Time in Tagazout

So we are now hanging out in Tagazout. It used to be hippie heaven and has turned into a bit of a surfer paradise. The official campsite in town is quite far out and looks quite institutional with its perfectly lined up miniscule trees so we opted for the free place, with no showers, closer to town with lots of trees and more motorhomes and overlanders. We have had a great time here. Andrew has been having a great time hanging with and learning from all the overland men. We are learning so much.

He was hanging with amazing people like Elia from Italy who scored this great big truck from and expedition company and travels with his big dogs. He just took off with about 4 other italian overlanders for Senegal.

And Martin from England who has a full workshop and welding kit ready to go on board his old fire engine to pay for his journey.

In addition to the  30+ white plastics and the 10+ overlanders alot of moroccan families came in for the day. What a great place!  We made necklaces, drew pictures, painted nails.

played on the hammock,

took a camel, oops dromedary, ride.

btw if you are going to take a dromedary ride in Morocco make sure and watch out for the lurch at the beginning and the end of the ride as this tall animal gets up and down.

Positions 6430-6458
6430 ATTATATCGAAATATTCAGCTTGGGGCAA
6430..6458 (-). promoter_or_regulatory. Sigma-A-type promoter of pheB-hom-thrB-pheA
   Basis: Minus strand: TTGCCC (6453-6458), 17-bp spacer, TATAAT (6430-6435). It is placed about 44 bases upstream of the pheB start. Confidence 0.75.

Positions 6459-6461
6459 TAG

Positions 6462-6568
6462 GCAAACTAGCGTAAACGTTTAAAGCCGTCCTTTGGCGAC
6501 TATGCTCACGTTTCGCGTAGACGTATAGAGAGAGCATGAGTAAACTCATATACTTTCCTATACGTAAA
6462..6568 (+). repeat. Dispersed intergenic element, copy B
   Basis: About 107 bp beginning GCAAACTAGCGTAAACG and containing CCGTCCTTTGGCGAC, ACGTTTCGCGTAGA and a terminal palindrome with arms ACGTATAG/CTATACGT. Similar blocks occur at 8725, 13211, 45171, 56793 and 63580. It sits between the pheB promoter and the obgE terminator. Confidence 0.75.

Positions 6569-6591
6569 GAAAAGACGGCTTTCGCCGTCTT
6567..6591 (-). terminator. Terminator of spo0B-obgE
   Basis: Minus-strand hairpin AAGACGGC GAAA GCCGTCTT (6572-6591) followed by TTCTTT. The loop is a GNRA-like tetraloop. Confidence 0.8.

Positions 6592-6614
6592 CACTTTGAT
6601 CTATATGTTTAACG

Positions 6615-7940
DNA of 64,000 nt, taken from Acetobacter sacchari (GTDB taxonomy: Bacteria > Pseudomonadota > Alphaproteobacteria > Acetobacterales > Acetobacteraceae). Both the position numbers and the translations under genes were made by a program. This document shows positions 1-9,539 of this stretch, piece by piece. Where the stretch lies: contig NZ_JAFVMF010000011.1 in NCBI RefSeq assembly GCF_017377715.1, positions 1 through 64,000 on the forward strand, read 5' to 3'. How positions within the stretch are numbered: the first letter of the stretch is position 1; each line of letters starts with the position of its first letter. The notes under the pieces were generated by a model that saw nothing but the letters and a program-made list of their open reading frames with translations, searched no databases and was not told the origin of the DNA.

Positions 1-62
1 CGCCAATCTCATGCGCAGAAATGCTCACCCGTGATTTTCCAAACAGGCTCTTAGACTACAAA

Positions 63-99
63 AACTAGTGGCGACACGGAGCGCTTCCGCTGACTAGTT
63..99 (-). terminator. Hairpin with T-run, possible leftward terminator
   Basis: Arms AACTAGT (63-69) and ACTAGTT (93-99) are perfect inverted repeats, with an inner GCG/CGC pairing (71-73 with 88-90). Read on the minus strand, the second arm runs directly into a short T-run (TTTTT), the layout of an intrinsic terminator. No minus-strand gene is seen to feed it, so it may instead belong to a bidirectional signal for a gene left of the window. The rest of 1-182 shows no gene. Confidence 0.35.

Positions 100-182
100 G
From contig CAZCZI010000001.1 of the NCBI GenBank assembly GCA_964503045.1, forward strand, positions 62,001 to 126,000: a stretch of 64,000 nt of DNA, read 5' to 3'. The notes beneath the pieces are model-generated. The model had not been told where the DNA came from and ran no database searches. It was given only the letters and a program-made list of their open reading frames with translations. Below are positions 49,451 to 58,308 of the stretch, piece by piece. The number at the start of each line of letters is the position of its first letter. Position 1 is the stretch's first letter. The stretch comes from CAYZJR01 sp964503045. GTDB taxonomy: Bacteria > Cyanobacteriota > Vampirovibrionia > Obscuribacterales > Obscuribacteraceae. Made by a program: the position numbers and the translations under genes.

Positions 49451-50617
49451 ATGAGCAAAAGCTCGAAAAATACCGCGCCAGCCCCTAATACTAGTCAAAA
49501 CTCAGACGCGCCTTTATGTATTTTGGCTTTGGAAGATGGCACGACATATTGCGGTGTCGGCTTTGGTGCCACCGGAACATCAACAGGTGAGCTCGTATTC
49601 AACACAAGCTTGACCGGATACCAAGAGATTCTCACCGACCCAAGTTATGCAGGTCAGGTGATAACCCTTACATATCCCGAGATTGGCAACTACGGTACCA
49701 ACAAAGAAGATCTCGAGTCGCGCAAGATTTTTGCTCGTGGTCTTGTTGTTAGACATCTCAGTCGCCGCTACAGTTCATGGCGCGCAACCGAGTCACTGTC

I tell you the morrocans really know how to picnic. I am used to cold sandwiches. They bring these little gas stoves and prepare elaborate tagines and mint teas. The hospitality cant be beat as well. One family that set up camp at a tree next to our truck served us tea and bisquits and wouldnt stop feeding our kids orange slices. Later in the day was the best by far for me. The mothers and grandmothers and aunties of the little girls we were spending time with came over to their camp behind a wall of veils where they fed me tagines and mint tea. The wall of veils were taken down just before the call to prayer so they could put them on as they took turns to pray while facing mecca. I think they really put us to shame hospitality wise. How often do we open up our celebrations and meals to complete strangers just for the sheer kindness of it and no agenda.


  • Melchior on April 8, 2010

    I think i have met this Martin from England and his fire truck.
    Did he live in Cigarone near Orgiba in Spain? He was also a welder with a fire truck (and a beautiful London city double decker bus, but he left it there i think). He did weld my front suspension.
    Can you give me the rout to this place?
    When we cross i would like to go there.
    Greetings, melchior

    • admin on April 10, 2010

      I think it is the same guy. He is a handyman like you. He must get around. Or did you meet him in Tagazout and it is us that get around?

  • Joanna on April 6, 2010

    Hospitality is such a forgotten art in the Western world and I believe we have a lot to relearn from other cultures. I don’t do well with a constant number of people around me but I do know that if someone comes to the door you don’t leave them on the doorstep. Thanks for the glimpses of how others demonstrate hospitality